Marco Pinotti's recently published book detailing the highs and lows of his 14-year professional career is now available in a digital, English version via Amazon Kindle, titled "The Cycling Professor".
The 36-year-old Italian, a multi-time national time trial champion and Grand Tour stage winner, is a staunch advocate for clean cycling and detailed his person anti-doping philosophy in this excerpt from his autobiography:
The revolution within
"A few years ago, together with my coach Omar Beltran, I began to embark on a path of fitness and training, deviating from traditional methods. Omar had a vision, which he has managed to put in writing and a taste of his way of working and thinking is to be found in his book "Il doping ecologico" (Eco doping). In essence, we both believe that to implement a change in culture and values, alongside the necessary deterrent and punitive tools, there has to be an alternative incentive, a better definition of the term “victory”, where it becomes more of a personal statement rather than beating an opponent. The result is still rewarding.
Omar states that nobody is a winner in war. We can fight doping all the way, with the most sophisticated tools and checks on all relevant subjects. The problem would certainly be reduced, until new ways are found to bypass the clutches of controls or until these clutches will relax again, for instance, due to lack of funds. Like in the past, new drugs have emerged and remained “unknown” to the controls, the same thing is possible, indeed likely, to happen again in the future.
Doping should be seen as wrong, not for fear of controls, but simply because it is not right to do it. It pursues an end with the wrong means and it leaves you empty-handed. Or does anyone really believe that winning while cheating makes us truly happy? And then are we really sure that it's worth it? Beyond the possible effects on physical health, perhaps more importantly, shall we talk about the wounds of the soul? Or what message we pass on to future generations? It's like hiding toxic waste in your own garden hoping, by burying it, to have solved the problem.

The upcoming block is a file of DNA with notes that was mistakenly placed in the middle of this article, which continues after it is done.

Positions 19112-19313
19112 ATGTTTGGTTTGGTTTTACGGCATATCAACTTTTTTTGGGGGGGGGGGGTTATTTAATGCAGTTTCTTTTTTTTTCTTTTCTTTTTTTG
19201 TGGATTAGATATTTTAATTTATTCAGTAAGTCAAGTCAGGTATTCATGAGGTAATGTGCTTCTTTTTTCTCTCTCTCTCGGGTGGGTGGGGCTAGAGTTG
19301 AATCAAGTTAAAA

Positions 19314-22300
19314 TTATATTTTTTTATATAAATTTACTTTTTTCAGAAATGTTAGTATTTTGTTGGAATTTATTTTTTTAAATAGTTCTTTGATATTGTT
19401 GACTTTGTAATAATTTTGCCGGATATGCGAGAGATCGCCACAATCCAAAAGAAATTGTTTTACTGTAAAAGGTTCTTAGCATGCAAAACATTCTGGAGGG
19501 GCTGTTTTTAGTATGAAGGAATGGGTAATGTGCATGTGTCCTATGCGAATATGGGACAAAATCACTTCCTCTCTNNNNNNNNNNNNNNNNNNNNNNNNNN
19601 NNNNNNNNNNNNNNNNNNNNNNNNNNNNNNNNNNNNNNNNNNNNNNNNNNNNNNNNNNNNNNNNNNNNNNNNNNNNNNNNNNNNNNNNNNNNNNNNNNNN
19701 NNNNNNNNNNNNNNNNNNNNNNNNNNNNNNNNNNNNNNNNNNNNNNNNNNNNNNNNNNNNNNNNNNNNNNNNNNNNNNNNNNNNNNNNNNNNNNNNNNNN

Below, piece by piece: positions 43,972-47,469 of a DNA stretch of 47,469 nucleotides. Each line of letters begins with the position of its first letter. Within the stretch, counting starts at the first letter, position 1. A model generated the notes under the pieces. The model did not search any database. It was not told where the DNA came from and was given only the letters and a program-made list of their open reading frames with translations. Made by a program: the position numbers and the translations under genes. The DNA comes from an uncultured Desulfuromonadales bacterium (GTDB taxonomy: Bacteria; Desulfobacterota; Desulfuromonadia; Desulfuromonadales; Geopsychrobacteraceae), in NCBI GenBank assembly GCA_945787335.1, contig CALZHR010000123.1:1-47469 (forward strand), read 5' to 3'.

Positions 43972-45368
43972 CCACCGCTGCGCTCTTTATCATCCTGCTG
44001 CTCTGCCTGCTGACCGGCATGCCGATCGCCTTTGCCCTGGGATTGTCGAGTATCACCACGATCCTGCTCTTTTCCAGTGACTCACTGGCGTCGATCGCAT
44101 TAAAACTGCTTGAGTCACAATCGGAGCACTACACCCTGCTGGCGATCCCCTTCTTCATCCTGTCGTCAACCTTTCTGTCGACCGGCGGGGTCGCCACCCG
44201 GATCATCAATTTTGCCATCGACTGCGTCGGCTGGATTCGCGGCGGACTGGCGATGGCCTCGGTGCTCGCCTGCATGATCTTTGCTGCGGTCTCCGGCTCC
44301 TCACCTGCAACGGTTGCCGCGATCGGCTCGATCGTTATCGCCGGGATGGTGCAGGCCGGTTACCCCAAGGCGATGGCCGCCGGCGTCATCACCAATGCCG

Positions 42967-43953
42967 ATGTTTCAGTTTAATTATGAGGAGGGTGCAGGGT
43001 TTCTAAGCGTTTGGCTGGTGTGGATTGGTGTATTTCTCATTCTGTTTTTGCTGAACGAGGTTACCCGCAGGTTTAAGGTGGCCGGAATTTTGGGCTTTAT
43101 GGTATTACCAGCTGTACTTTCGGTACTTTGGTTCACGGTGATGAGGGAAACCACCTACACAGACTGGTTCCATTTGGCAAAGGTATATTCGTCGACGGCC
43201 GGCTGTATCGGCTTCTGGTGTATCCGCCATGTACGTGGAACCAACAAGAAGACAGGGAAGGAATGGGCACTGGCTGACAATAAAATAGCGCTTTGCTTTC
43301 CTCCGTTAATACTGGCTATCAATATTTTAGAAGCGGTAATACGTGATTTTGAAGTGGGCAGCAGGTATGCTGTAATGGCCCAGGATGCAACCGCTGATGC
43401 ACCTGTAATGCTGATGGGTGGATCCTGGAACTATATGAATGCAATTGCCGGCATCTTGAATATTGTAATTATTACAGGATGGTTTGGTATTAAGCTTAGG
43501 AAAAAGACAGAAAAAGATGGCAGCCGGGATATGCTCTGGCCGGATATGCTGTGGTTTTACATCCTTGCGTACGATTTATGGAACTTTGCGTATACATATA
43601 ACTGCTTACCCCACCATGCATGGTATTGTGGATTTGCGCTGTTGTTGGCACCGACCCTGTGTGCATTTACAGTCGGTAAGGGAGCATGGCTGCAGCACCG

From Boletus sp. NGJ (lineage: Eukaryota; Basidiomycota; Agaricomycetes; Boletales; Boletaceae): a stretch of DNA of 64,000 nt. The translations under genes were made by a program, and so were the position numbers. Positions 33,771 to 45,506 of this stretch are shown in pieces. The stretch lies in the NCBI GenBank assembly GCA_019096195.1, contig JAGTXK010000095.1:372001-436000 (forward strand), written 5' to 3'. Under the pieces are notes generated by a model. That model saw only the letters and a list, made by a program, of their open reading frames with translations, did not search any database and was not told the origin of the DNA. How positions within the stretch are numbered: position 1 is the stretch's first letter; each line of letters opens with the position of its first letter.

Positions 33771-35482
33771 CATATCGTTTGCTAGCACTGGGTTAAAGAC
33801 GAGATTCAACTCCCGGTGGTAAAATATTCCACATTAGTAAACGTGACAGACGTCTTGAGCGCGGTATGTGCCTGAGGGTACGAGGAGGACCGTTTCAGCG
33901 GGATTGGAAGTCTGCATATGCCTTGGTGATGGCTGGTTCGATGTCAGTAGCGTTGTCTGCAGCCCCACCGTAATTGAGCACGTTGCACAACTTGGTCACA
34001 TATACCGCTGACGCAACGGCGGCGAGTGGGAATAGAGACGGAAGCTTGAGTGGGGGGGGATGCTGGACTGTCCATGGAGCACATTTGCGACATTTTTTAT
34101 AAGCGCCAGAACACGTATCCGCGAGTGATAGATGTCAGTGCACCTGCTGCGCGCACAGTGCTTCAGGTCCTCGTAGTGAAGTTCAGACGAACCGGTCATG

Working with Beltran in recent years I have learned that sometimes to take the road less travelled is a good choice, if you respect your personal values. There are some principles and natural laws that transcend personal values, different cultures and religions: there really is a sense of fairness, honesty, respect that has no time and is superior to all opinions and diatribes. Happiness is not a result but a process. We have no overall control over a result. And happiness does not depend on who we are or what we have.
What I’ve learned is that we always have a choice and that there are always alternatives. From this availability of choices comes the revolution within us. No need to wait for solutions to the problems from above if we do not change our behaviour and our beliefs from within. Above all, I’ve realised that all the things I have learned must be put into practice. To know and not to do is not to know.
For my part I can say that in my small way I have done, am doing and I will do, everything I can to improve the relationship with this sport and the people who follow it. In my profession, I’ve felt much more involved and motivated by the practice of the sport than its competitive results. Of course I'm interested in the results and I would always go fast and try to win, but I find other aspects of my work much more stimulating and challenging: the type of preparation, the physical sensations (fatigue after a race or a hard workout are so beneficial on a psychological level, it’s hard to describe), the opportunities this job gives me to visit many different places in the world, or simply the pleasure of being outdoors. I think, and hope, that there are many riders who think like me."
The Kindle edition of "The Cycling Professor" is available here (opens in new tab)
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